Millennials are markedly different than previous generations, forcing retailers to develop new strategies to draw their business.» Read More
Stocks finished broadly lower Thursday, with the Dow closing below the psychologically-important 15000 mark, after gunshots were fired outside the Capitol building and as the government shutdown dragged into a third day.
As Twitter's IPO gets closer, the company is taking extraordinary measures to make sure it doesn't have a disastrous IPO like Facebook.
The Fed should focus less on the short-term and look to bringing inflation back to its 2-percent target over the long term, a top official said.
Damage from a default would be more than bad PR—it could affect everyone from bankers to pensioners to holders of money market funds.
Amazon aims to release a video streaming device for this holiday season, The Wall Street Journal reported Thursday.
An index measuring uncertainty fears has spiked in the days since the government shutdown as a credit default becomes more real.
After a fire of a Model S Tesla, shares in the car company are seeing the biggest decline since July.
The Treasury is warning that the economy could plunge into a downturn worse than the Great Recession if the country defaults on its debt obligations.
Legendary golfer Jack Nicklaus told CNBC he's disappointed about the political divide in Washington.
Tech giants are betting big on wearables as the next wave in consumer tech, but the wearable market may be harder to conquer than the comapanies expect.
The US Labor Department on Thursday said its jobs report for September will not be released as scheduled on Friday due to the government shutdown.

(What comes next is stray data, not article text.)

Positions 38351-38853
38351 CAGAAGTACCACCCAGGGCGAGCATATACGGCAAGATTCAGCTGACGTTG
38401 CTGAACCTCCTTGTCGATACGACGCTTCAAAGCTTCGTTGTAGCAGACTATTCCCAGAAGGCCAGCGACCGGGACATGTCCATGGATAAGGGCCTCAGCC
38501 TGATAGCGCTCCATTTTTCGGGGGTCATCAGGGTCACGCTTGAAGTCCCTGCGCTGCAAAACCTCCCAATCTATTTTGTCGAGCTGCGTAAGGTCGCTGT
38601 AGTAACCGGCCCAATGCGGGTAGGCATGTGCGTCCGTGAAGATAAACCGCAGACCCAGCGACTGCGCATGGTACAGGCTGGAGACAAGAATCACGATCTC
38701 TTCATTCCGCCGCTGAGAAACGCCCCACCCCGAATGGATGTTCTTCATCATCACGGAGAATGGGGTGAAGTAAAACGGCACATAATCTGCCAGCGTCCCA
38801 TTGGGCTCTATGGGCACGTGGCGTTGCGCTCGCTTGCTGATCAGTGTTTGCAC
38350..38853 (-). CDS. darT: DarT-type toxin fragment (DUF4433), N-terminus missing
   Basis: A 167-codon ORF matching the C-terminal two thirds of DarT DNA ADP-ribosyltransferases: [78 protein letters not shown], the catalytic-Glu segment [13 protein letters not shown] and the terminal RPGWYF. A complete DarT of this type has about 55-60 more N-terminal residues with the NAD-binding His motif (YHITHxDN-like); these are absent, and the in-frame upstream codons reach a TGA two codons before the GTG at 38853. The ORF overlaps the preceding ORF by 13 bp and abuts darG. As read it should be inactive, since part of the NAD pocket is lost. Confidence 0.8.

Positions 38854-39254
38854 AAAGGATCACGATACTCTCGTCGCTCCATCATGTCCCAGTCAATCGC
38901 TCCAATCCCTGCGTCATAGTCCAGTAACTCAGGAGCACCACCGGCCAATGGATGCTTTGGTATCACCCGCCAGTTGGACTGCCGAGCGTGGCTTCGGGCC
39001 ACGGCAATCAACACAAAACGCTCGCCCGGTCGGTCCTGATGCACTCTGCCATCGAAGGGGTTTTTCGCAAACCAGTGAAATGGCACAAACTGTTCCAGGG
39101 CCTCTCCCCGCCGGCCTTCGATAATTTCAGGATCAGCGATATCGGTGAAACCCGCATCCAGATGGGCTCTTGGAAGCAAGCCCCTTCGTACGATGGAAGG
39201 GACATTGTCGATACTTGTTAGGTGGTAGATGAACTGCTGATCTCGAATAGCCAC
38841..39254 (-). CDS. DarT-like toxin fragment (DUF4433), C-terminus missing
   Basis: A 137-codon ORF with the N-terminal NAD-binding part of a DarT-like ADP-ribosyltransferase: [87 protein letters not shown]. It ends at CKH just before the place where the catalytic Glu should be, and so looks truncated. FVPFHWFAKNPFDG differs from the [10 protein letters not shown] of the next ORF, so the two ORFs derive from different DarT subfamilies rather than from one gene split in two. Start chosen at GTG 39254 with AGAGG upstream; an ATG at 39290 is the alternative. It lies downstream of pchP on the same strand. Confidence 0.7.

President Obama's best friend could be Wall Street's worst nightmare. A market crisis could be just what settles the impasse in Washington.
Growth in the U.S. services sector cooled last month after approaching an eight-year high in August as the pace of new orders dipped and hiring slowed.
The government standoff is different from the 2008 financial crisis because it is "self-inflicted," Hank Paulson told CNBC.
TARP was vital, and what's happening in Washington now boggles the mind, Warren Buffett tells CNBC.
But Rogers says he isn't selling yet. "If I was smart enough to tell you when it's going to happen, I would get rich," he tells CNBC.
Wall Street needs to be genuinely worried about what is going on in Washington, President Barack Obama told CNBC.
In an exclusive interview, the president warned Wall Street that this shutdown could be different—and Twitter did not take the news quietly.
From Alcatraz to Hollywood, blood drives and daycare, the US government shutdown is having a serious ripple effect.
In his daily CNBC.com-only video clip, Art Cashin of UBS talks with Bob Pisani about some key technical levels for stocks and what the market will be watching in Washington.
Malicious mobile apps are doing everything from tracking people without their permission to completely taking over a person's smartphone
That email from your power company could be bogus. And if you click on the link, you could be in for a nasty surprise.
Internationally, tourism numbers are strengthening amid rises in business travel, hotel construction and airline trips.
CNBC's Bertha Coombs reports Malaysia Airlines has lost contact with one of its planes carrying 239 people.
Discussing what sectors they love in the stock market and where they are deploying their cash, with Phil Orlando, Federated chief equity strategist, and John Rutledge, SAFANAD chief investment strategist.
Discussing the Fed's impact jobs and the state of the U.S. economy, with Joseph LaVorgna, Deutsche Bank chief U.S. economist, and Steven Ricchiuto, Mizuho Securities chief U.S. economist.